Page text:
# Ways to render latex-like formula like mathjax in Emacs

Assume one has a latex-like formula as the following which is usually rendered by mathjax in webpages supporting it (like wordpress):

For all positive integers {n} one has \displaystyle \frac{1}{n+1} \leq \frac{1}{n}


What are different ways to render these formulas like mathjax within Emacs?

To be precise the aim is that mathjax to render in the Emacs buffer (like latex preview via AUCTeX). Other solutions without using mathjax is also welcomed.

• Note, that the formulas should be identified by some delimiters, e.g., $$...$$ or $...$. Jan 10, 2018 at 0:00
• @Tobias Actually I had copied the formulas from a wordpress page. I changed the sentence. Hence the formulas didn't carry $$...$$ or $...$.
– Name
Jan 10, 2018 at 5:35

texfrag can be used for rendering TeX fragments in stackexchange pages (e.g., https://math.stackexchange.com) presented with sx. It uses the AucTeX preview package for the job. Therefore, you need a working AucTeX preview (inclusive a working LaTeX).

Several other major modes are supported, e.g., html-mode for MathJax fragments in html pages and prog-mode for formulas in doxygen comments.

In the comments you asked me to demonstrate texfrag-mode for the text

For all positive integers {n} one has \displaystyle \frac{1}{n+1} \leq \frac{1}{n}


in the scratch buffer.

The major mode of *scratch* is lisp-interaction-mode which is derived from prog-mode. Texfrag recognizes doxygen style formulas in comments in major modes derived from prog-mode by default. Therefore your line should be contained in a comment and the formulas in your line should be delimited by the doxygen equation delimiters \f$.  ;; For all positive integers \f$n\f$one has \f$\displaystyle \frac{1}{n+1} \leq \frac{1}{n}\f$ There is a recent bugfix of texfrag-mode that avoids an infinite iteration when the buffer ends in a comment. If you don't have that corrected version please make sure that the comment is not the last thing in the buffer. (Just add a newline.) Note, that you need some identification of TeX-formulas. For an instance MathJax formulas usually are identified by the boundaries  or $ \$.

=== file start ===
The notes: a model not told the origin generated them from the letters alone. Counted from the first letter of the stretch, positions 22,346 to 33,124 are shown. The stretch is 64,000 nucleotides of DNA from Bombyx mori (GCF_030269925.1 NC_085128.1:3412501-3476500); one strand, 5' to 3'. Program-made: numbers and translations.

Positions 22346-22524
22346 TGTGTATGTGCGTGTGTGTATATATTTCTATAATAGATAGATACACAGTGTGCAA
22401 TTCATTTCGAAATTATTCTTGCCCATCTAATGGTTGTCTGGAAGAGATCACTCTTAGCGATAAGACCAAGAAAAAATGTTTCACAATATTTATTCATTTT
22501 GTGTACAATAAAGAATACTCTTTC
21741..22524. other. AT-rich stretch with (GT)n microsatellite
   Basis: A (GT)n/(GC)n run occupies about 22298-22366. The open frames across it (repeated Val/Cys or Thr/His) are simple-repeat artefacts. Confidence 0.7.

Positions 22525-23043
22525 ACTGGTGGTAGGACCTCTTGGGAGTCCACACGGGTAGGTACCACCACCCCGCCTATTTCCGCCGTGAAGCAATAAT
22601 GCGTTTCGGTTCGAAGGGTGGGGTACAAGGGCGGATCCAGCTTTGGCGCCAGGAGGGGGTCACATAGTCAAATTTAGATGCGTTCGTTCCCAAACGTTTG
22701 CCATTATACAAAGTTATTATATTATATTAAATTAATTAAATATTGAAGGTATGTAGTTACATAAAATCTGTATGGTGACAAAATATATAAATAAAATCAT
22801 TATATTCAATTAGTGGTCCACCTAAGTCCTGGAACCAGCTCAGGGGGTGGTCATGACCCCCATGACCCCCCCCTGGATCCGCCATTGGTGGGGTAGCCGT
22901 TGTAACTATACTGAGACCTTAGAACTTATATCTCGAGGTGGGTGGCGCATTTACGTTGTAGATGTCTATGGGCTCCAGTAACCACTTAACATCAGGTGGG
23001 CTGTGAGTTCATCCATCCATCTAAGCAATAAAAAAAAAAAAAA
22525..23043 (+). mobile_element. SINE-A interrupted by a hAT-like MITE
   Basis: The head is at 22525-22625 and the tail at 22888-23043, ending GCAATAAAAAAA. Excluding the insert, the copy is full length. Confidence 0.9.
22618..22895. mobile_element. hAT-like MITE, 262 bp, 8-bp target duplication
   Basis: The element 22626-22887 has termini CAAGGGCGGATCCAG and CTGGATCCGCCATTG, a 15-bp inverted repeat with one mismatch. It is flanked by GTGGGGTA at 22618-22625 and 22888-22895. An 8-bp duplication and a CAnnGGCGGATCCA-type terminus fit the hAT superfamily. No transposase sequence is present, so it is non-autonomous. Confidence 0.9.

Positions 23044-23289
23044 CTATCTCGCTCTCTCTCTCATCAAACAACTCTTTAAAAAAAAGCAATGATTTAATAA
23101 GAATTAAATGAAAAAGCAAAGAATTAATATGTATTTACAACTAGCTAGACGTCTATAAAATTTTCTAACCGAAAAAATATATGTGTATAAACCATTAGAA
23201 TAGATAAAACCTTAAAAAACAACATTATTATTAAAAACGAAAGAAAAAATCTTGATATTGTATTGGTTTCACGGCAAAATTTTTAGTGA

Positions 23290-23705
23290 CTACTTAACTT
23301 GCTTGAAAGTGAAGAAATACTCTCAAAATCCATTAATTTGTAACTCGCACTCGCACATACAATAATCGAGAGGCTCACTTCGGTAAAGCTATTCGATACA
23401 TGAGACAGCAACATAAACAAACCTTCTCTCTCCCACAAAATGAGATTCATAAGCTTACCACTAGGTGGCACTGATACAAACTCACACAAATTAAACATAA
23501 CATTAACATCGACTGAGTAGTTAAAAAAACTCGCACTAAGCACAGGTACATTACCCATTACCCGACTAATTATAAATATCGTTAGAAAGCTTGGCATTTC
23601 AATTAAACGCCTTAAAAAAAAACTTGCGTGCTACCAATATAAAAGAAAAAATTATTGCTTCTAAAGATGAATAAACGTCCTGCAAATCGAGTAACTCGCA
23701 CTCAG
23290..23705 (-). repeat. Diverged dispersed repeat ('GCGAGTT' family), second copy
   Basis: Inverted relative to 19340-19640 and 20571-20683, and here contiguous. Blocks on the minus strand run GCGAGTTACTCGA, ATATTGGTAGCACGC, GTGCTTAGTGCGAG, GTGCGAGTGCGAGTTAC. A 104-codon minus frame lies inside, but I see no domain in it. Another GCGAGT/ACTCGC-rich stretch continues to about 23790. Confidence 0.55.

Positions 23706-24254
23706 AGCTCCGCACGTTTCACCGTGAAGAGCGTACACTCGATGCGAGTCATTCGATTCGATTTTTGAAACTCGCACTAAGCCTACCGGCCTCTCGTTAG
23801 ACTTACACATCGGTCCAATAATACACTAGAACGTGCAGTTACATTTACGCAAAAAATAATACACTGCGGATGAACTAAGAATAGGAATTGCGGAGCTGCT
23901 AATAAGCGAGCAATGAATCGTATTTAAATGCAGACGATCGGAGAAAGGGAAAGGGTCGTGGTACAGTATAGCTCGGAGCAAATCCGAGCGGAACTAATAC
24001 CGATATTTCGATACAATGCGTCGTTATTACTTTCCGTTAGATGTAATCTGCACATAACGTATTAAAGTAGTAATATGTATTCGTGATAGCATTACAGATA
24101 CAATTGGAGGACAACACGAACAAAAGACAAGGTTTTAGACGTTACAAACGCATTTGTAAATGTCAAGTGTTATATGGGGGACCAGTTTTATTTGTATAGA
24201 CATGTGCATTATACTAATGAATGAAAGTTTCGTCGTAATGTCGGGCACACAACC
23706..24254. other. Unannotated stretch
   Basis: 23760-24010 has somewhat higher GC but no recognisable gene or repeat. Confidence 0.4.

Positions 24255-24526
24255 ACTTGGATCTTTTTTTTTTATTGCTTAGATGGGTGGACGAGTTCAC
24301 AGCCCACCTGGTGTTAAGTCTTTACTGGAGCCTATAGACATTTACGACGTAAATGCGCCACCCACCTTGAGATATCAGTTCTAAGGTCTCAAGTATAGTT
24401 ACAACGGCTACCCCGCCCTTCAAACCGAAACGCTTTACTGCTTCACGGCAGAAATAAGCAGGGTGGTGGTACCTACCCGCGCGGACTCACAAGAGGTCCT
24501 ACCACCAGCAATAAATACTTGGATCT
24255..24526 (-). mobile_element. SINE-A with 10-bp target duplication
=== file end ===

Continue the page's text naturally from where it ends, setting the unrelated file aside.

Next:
texfrag-mode is quite flexible. You can add your own setup for a given major-mode to texfrag-setup-alist.

• Thanks, I installed texfrag from melpa. Any hint for using it? Assume that I have For all positive integers {n} one has \displaystyle \frac{1}{n+1} \leq \frac{1}{n} in scratch buffer. By calling M-x texfrag-mode nothing happens. Do I miss something?
– Name
Jan 9, 2018 at 19:55
• Texfrag doesn't use mathjax to render equations in-place, right? In the backstage it put the equations in .tex files, compile them into images, and then place the images in emacs buffer. I don't think this is what the op asked for.
– Alex
Jan 14, 2018 at 22:05
• @Alex You wrote: "Texfrag doesn't use mathjax to render equations in-place, right? In the backstage it put the equations in .tex files, compile them into images, and then place the images in emacs buffer." Yes that is right. 1st: How do you want to use MathJax to render the equations inplace? emacs is not an html engine and does not run Java. 2nd: Please reread the question. The OP demanded: "Other solutions without using mathjax are also welcomed. " Jan 14, 2018 at 22:43
• @Tobias Ok so we agree that texfrag doesn't use mathjax. I think you should explicitly say that in your answer.
– Alex
Jan 14, 2018 at 23:25
• @Alex I've added the requirements. Jan 15, 2018 at 8:38

As of now no package in emacs use mathjax rendering in-place. This is an open question, since mathjax is javascript.

On the other hand, there are several ways to display math in the buffer. The way these methods typically works is to take your equation, use latex engine to compile them into pictures, and then insert the pictures in your buffer. A common package to use is Preview TeX; org-mode ships with tex-rendering commands; there are more ways to it for example discussed here How to preview LaTeX in Emacs?

From my personal experience, these solutions all suffer from: 1. speed, it's really slow to compile all equations to separate image files on your hard drive. 2. extra files, this process usually leaves a lot of files on your disk. You can maybe do some auto cleaning but its still extra efforts.

As a digression, using mathjax to render equations in-place is possible in other text editors like atom. For example, I use atom + markdown preview plus package to take math notes. Not sure if this is what you look for though.